It sems clear to me that we should issue a conditional injunction in the Mississippi cases along the lines suggested by the Solicitor General, except of course in the Fairley case which I think should be affirmed. Unless Mississippi promptly submits its laws to either the Attorney General or the District Court for the District of Columbia, new elections under the pre-existing law should be ordered. Of course, if the laws are promptly submitted for approval, a new election should be required only if the District Court determines that the statute in question is discriminatory either in its purpose or in its effect.
Mr. Justice MARSHALL, whom Mr. Justice DOUGLAS joins, concurring and dissenting.
I join Parts I through V of the Court's opinion. However, largely for the reasons stated in Part II of my Brother HARLAN's opinion, I believe that relief suggested by the Solicitor General should be ordered in the Mississippi cases. Accordingly, I dissent from Part VI of the Court's opinion.
Mr. Justice BLACK, dissenting.
^1 I concur in the Court's disposition of the complex jurisdictional issues these cases present. While I consider the question whether § 5 authorizes a three-judge court a close one, it is clear to me that we would not avoid very many three-judge courts whatever we decide. I would suspect that generally a plaintiff attacking a state statute because it has not been federally approved under § 5 could also make at least a substantial constitutional claim that the state statute is discriminatory in its purpose or effect. Consequently, in the usual case a three-judge court was always be convened under 28 U.S.C. § 2281. Once convened, the Court would, of course, first consider the plaintiff's § 5 argument in the same of avoinding a constitutional question. Therefore, it appears to me that there is no good reason to invoke the normal rule that three-judge court statutes should be construed as narrowly as possible. As the Court suggests, the more natural reading of the statute confers jurisdiction on three-judge courts even in an action brought by private parties.
^2 Section 4(c) reads:
'The phrase 'test or device' shall mean any requirement that a person as a prerequisite for voting or registration for voting (1) demonstrate the ability to read, write, understand, or interpret any matter, (2) demonstrate any educational achievement or his knowledge of any particular subject, (3) possess good moral character, or (4) prove his qual fications by the voucher of registered voters or members of any other class.'
^3 The Solicitor General expressly adopts this construction of the statute in his supplemental amicus brief. In any event, the Act is clear: § 4(a) permits a State to free itself from § 4 by proving to a District Court in the District of Columbia that no 'test or device has been used during the five years preceding the filing of the action for the purpose or with the effect of denying or abridging the right to vote on account of race or color.' (Emphasis supplied.) As already noted, see n. 2, supra, the phrase 'test or device' is a term of art including a class of statutes much narrower than those included under § 5. However, since § 5 applies by its own terms only to 'a State or political subdivision with respect to which the prohibitions set forth in section 4(a) are in effect,' a State that escapes from § 4, escapes from § 5 as well, even though it has not complied with that section.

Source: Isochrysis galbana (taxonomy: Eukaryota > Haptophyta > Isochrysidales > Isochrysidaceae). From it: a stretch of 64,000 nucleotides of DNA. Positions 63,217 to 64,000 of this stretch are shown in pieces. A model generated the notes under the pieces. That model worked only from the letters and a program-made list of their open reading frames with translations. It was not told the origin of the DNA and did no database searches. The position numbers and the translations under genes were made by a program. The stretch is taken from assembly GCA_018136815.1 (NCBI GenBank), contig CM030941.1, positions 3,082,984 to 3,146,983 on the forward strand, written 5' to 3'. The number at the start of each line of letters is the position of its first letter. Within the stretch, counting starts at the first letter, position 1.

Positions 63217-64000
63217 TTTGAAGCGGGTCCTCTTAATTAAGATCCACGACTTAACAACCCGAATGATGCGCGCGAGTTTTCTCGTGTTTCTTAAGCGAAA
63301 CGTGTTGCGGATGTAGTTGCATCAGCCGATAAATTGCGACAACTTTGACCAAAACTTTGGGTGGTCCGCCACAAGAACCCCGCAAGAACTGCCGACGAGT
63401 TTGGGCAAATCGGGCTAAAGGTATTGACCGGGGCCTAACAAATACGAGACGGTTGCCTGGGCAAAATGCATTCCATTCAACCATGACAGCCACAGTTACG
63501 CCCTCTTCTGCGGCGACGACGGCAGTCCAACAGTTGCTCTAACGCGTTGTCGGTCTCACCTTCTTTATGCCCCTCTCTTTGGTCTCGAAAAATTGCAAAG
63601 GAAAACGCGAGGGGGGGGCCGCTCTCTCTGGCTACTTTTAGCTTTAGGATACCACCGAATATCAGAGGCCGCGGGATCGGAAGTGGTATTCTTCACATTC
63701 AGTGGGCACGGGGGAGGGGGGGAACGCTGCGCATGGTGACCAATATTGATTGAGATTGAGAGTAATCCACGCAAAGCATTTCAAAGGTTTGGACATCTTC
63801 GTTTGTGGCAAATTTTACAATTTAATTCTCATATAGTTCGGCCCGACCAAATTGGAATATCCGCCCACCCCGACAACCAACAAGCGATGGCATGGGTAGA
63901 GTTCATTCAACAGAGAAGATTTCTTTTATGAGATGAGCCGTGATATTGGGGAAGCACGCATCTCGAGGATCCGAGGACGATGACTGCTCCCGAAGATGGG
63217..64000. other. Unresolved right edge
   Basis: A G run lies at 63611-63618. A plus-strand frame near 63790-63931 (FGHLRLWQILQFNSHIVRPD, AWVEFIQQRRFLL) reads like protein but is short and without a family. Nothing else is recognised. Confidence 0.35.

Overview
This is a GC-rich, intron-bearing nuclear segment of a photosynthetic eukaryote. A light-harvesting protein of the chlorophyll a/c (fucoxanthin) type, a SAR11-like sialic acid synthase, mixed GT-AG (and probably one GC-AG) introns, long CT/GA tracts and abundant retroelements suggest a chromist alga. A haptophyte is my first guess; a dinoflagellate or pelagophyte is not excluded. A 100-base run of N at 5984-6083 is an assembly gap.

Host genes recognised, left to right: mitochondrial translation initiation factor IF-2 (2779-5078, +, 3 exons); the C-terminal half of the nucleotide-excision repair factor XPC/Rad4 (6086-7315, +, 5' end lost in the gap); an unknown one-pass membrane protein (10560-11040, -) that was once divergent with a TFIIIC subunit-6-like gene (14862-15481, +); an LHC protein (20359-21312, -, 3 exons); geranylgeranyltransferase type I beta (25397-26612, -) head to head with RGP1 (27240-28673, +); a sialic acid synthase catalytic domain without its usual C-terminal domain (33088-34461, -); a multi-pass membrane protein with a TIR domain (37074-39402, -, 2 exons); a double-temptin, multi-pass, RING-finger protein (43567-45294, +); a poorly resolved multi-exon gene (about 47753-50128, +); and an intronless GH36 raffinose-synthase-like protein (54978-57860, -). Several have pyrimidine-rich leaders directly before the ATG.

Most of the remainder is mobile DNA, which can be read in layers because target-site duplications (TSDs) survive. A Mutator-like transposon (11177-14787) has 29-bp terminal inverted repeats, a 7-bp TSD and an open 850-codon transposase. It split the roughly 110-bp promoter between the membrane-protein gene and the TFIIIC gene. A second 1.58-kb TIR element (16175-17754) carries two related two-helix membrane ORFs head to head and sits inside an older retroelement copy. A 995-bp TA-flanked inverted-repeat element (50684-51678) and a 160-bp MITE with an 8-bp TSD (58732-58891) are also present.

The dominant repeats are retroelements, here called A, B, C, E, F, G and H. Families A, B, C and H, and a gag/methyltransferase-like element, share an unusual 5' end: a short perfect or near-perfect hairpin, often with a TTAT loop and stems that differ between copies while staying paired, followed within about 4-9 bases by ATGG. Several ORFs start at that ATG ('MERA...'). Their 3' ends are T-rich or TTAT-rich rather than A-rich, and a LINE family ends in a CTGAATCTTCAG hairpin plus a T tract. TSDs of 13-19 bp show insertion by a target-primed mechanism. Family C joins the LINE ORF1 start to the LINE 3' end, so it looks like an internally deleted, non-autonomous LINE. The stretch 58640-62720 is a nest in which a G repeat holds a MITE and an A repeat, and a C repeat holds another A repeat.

^4 Indeed, I would have very substantial constitutional difficulties with the statute if I were to accept such a construction.
^5 See, e.g., Senate Hearings, supra, at 35, 141; Hearings on H.R. 6400 before Subcommittee No. 5 of the House Committee on the Judiciary, 89th Cong., 1st Sess., ser. 2, p. 102.
^6 When, in § 10 of the Act. Congress moved against the imposition of poll taxes, it expressly invoked the Fourteenth Amendment as providing an additional basis for its action in this specific area. See § 10(b).
^7 The Court seeks to strengthen its case by looking to the language of one of the definitional sections of the Act. Ante, at 832. Section 14(c)(1) defines the term 'vote' or 'voting' to 'include all action necessary to make a vote effective in any primary, special, or general election, including, but not limited to, registration, listing pursuant to this Act, or other action required by law prerequisite to voting, casting a ballot, and having such ballot counted properly and included in the appropriate totals of votes cast with respect to candidates for public or party office and propositions for which votes are received in an election.' (Emphasis supplied.) All of the aspects of voting that are enumerated in this definition concern the procedures by which voters are processed. When the statute cautions that its enumeration of stages in the election process is not exclusive, it merely indicates that the change of any other procedure that prevents the voter from having his ballot finally counted is also included within the range of the Act's concern. Surely the Court is entirely ignoring the textual context when it seeks to read the italicized phrases as embracing all electoral laws that affect the amount of political power Negroes will derive from the exercise of the franchise, even when the way in which voters are processed remains unchanged.